Social & Emotional Development

How Can You Tell If a Child Will Thrive in Kindergarten? Here’s What to Consider.

By: Hillary Bates
Three kids at a table, drawing with markers.
3 minutes to read
Ages 3-5
Fine Motor Skills
Social Emotional

There is no perfect formula or kindergarten readiness checklist to follow, but understanding what kids learn in kindergarten, what they do during their day, and how early childhood learning happens can help parents decide if it is the right time to enroll.

To help judge if your child is ready for school, Highlights’ early childhood education editor Julie Stan recommends focusing on kids’ self-help skills. “Get your child comfortable asking for help from an adult,” Stan says. For example, if your child needs to go to the bathroom, will she speak up? Does he know how to name his feelings and share if he does not want to do something? These relational skills are central to a good kindergarten experience. 

Parents can practice these skills by giving children the right-sized responsibilities at home. Here are some suggestions: 

  • Let your little one clean up after herself after a craft or pack a lunch for a picnic. 
  • Give your child chances to take charge of a chore of their choosing. 
  • Ask them how they are feeling and listen when they tell you.

There is no perfect formula or kindergarten readiness checklist to follow.

Kids in kindergarten are still doing a lot of hands-on learning, not hours of sit-down academic work. So, you can prepare your learner by encouraging curiosity in the world around them. Start by taking walks and talking with your child about what they see.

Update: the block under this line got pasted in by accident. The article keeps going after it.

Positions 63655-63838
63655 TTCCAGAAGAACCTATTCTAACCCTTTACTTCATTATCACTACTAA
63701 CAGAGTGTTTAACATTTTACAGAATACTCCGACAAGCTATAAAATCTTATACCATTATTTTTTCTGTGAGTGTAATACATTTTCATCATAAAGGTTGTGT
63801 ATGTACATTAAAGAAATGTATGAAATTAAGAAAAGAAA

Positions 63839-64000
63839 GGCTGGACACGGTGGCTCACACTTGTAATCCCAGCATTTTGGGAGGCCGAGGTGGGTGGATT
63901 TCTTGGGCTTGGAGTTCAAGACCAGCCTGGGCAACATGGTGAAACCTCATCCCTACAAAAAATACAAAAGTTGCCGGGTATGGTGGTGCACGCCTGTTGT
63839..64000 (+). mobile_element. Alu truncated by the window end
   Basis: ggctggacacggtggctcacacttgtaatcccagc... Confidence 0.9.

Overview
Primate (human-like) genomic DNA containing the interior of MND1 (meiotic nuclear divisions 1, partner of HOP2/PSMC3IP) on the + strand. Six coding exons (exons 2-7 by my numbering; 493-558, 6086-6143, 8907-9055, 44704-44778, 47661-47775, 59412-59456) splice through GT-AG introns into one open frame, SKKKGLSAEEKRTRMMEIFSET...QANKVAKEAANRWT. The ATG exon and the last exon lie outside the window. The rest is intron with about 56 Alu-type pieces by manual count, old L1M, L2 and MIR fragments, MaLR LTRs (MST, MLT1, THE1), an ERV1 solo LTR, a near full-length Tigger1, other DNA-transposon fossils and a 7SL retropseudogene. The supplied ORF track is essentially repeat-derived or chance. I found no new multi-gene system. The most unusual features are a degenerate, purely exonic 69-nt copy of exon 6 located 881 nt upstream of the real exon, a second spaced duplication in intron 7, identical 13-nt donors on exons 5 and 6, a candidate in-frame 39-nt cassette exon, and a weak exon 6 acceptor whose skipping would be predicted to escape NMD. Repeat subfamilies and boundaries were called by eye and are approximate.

“Look at rocks, observe clouds,” says Stan. “Taking the time to let children enjoy the wonder of the world around them, and ask questions about it, will be a great preparation for kindergarten.” But it’s also a good idea to give your child some practice with paper-and-pencil activities. Highlights’ Summer Big Fun Workbook will do this and also foster curiosity and creative learning.

While some parents think they need to send their child to school already knowing how to read, this certainly is not a requirement. 

“But,” Stan says, “a love of reading goes a long way.” In early childhood, the focus is on story, and kids who are engaged in frequent conversation, who listen to and tell stories, who are library visitors, and who read with adults they love are set up for a lot of success in school. Let them explore letters and numbers while on errands and in the car with books like Highlights’ ABC Puzzles. Read to them from books they choose, even if they love to hear the same one over and over. 

Kindergarten is also all about routines. Stan recommends practicing following routines at home by getting up at the same time every day at least a month before school starts. Keeping consistent bedtimes and getting your kids in the habit of eating breakfast will not only help them get used to routines, but will also ensure they are well-rested come the first day of school. Parents can get into the habit of playing “school” at home by practicing with fun activities like those found in Highlights’ Preschool Learning Subscription Box. The more familiar a child is with the types of activities they will do encounter at school, the more confidence they will have. 

When deciding if your child is ready for school, consider the following:

  • Social skills, especially being able to ask for help and communicate needs
  • Your child’s curiosity about the world 
  • Your child’s love of story
  • Familiarity with routines

But every child is different, and the people who love and know a child best are the best people to decide when they are ready to take the leap into school. In addition, some parents who have an atypical kid may find their child cannot do everything on a kindergarten readiness checklist. 

“Everybody’s ‘ready’ will look different,” says Stan. “While there are child development milestones that typical kids have, some kids will never hit some of them. And that’s okay. Schools are here to support children at a variety of developmental levels and with different strengths and needs.”

Author Photo
By: Hillary Bates